Dick’s Sporting Goods Inc. has benefited from two adjustments the athletic-gear retailer made to its merchandise lineup, according to Cowen analysts: adding more Yeezy sneakers and eliminating the hunting category.
In the third quarter, the shoe category grew 8.7% on a year-over-year basis at Dick’s DKS, +1.25% , outpacing clothing, analysts note. This growth is linked to a focus on premium footwear.
“Dick’s Sporting Goods continues to receive improved allocations from Nike and Adidas,” the Cowen analysts, led by John Kernan, said. “With respect to Adidas, Dick’s Sporting Goods is now receiving allocations of Yeezy-two in the third quarter, along with a dedicated Yeezy launch on Black Friday.”
Instinet analysts led by Michael Baker think Dick’s Sporting Goods is taking market share as Nike Inc. NKE, +0.22% shifts its distribution.
“[T]he slowdown in Nike’s North America business continues to be due to its decision to move away from ‘undifferentiated channels,’ which benefits Dick’s Sporting Goods as a share taker,” Instinet said.
Instinet warned that the slowdown could impact Dick’s Sporting Goods’ comparable sales, which showed a rise of 6% in the third quarter.
In the third quarter, Nike reported 5% year-over-year growth in North America revenue. In Europe, the growth was 10%, while China grew 20% and Asia-Pacific revenue was up 13%.
Instinet rates Dick’s Sporting Goods shares neutral with a $47 price target.
Dick’s announced in August that it was removing the hunting category, including guns, from 125 stores, after first eliminating the category from 10 locations. At the time, Chief Executive Edward Stack said the company was able to make up for anything lost from the “deteriorating” hunting and firearms business with sales in its core categories: clothing, shoes and hardlines.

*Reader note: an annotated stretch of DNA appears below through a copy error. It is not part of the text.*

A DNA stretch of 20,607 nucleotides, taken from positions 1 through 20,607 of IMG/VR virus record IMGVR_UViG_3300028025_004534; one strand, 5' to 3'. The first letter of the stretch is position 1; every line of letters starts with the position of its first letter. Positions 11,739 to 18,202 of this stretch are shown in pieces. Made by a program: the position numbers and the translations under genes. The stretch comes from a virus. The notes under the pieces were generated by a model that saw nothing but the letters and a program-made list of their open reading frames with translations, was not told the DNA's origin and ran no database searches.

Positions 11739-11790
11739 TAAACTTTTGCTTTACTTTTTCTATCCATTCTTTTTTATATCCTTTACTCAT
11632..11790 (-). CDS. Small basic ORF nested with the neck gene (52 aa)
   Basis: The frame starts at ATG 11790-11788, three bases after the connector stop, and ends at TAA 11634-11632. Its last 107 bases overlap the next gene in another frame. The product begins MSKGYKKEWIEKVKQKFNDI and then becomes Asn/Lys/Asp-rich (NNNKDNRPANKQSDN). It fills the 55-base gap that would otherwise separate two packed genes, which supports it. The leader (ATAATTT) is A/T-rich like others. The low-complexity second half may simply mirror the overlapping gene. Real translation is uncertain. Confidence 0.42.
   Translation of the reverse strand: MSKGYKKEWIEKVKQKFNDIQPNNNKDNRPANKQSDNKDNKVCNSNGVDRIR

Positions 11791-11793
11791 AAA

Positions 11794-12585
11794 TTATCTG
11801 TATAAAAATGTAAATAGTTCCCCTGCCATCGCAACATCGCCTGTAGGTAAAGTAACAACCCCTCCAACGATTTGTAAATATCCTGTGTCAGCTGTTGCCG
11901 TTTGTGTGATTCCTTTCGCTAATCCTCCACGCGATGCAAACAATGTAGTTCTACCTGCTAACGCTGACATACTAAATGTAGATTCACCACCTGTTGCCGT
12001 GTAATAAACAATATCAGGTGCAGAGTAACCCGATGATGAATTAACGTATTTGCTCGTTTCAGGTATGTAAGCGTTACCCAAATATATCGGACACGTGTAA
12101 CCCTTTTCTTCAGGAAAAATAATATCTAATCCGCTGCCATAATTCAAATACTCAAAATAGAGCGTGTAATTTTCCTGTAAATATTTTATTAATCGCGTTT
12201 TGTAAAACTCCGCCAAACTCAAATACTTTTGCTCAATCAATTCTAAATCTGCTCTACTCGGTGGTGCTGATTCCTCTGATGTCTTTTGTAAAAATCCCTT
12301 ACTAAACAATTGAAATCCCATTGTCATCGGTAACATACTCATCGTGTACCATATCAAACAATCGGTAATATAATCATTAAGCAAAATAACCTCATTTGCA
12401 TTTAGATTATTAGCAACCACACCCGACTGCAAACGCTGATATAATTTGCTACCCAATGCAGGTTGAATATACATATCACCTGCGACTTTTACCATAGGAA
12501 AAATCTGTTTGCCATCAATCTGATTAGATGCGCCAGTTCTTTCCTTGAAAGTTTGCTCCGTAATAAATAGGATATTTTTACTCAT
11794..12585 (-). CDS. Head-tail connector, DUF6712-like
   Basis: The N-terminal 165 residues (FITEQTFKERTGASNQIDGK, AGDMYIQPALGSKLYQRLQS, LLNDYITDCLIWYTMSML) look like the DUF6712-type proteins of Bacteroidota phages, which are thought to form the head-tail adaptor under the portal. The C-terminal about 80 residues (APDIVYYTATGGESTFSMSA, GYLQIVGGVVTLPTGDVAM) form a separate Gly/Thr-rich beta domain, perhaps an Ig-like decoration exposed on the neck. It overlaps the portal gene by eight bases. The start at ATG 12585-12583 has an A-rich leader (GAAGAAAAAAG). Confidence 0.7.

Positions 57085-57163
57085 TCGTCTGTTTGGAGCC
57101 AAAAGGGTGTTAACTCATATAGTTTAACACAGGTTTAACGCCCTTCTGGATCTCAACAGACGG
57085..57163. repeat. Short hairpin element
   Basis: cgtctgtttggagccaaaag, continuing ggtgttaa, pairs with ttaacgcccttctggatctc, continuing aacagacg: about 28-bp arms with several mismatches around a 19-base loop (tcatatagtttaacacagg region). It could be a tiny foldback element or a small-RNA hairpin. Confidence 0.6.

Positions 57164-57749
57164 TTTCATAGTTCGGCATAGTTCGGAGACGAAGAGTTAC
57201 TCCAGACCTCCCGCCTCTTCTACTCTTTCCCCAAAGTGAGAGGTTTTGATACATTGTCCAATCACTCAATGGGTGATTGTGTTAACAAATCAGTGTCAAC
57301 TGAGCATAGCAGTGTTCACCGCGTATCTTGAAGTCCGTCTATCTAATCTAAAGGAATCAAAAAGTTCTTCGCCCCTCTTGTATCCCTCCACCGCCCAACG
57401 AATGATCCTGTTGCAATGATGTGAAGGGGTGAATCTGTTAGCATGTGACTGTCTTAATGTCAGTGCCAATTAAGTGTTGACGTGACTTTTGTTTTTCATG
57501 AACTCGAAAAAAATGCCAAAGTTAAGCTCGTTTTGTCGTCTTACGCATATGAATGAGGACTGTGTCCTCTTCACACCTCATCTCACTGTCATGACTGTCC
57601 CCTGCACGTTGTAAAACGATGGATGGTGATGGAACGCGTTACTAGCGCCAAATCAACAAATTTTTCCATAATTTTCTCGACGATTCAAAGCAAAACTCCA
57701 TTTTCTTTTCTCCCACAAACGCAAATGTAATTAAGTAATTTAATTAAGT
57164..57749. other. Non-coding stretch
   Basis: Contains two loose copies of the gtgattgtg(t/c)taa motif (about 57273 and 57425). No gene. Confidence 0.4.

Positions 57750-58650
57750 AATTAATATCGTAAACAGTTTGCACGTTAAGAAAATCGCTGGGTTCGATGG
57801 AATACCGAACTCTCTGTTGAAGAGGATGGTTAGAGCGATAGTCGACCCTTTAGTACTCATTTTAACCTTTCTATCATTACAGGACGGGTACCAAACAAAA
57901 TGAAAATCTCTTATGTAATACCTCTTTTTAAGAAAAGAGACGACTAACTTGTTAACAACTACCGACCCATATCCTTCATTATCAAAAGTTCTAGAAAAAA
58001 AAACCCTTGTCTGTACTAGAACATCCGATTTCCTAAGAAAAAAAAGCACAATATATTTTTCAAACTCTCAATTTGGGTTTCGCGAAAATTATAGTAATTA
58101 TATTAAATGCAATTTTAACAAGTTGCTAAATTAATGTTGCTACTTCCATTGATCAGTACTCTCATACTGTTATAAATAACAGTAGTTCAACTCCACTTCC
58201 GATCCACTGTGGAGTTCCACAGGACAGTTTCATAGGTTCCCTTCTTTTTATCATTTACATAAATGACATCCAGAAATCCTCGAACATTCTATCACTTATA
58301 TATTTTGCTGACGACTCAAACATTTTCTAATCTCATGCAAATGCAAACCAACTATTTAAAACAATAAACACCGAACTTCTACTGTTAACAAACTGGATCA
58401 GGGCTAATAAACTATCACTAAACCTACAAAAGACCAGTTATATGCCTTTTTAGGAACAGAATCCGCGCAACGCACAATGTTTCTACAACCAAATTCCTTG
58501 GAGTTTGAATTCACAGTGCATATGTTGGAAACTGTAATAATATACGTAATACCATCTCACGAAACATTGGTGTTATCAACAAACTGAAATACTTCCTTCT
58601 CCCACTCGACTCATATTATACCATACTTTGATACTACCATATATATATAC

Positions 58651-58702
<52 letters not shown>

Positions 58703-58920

Dick’s Sporting Goods even scrapped an inventory of assault rifles valued at $5 million.
Cowen said margins reaccelerated in the most recent quarter, up 140 basis points. Analysts attribute the expansion to the hunt category’s removal, which had margins that were 1,700 basis points lower than the company’s average.
Cowen has a market-perform rating on Dick’s Sporting Goods shares with a $53 price target, up from $47. Analysts are concerned that the sporting goods and athletic categories have too much inventory and are subject to discounting.
“Despite Dick’s Sporting Goods remaining a leading preferred destination when shopping for sporting goods, according to the Cowen Consumer Tracker Survey, increased emphasis on the brands’ own direct-to-consumer platforms could pressure same-store-sales growth and margin profile,” Cowen wrote.
Cowen also found that Dick’s Sporting Goods is gaining favor with millennials, even as young shoppers prefer to buy sporting goods online rather than in stores.
Dick’s Sporting Goods shares have rallied 58.4% in 2019, more than doubling the year-to-date gain of the S&P 500 SPX, -0.07% index, which is up 28.3%.